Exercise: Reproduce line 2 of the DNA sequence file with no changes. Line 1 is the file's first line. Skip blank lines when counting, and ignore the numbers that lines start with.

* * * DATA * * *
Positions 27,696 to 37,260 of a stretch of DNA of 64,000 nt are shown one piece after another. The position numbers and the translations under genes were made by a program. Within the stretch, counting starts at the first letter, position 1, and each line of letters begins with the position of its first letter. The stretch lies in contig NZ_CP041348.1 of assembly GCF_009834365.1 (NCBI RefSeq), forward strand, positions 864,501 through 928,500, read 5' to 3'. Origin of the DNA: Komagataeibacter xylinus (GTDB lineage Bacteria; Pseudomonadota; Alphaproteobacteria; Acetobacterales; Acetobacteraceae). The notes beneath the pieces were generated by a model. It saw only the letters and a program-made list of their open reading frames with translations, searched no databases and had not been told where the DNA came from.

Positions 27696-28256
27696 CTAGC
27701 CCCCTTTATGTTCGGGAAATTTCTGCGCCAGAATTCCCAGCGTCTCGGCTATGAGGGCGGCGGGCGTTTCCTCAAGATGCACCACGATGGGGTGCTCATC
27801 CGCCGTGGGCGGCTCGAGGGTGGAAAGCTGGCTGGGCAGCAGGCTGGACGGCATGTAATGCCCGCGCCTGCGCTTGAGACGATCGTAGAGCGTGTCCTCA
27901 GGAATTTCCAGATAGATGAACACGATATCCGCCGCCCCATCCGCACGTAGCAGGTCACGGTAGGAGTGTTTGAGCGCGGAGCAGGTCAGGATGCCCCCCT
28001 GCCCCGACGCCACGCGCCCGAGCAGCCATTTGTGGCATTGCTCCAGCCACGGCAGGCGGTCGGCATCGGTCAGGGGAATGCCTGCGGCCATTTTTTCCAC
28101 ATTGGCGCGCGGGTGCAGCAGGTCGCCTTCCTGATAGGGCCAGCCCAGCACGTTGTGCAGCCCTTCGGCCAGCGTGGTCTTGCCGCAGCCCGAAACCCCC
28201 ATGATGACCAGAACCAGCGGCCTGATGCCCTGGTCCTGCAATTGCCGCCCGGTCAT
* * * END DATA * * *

Positions 27696-28256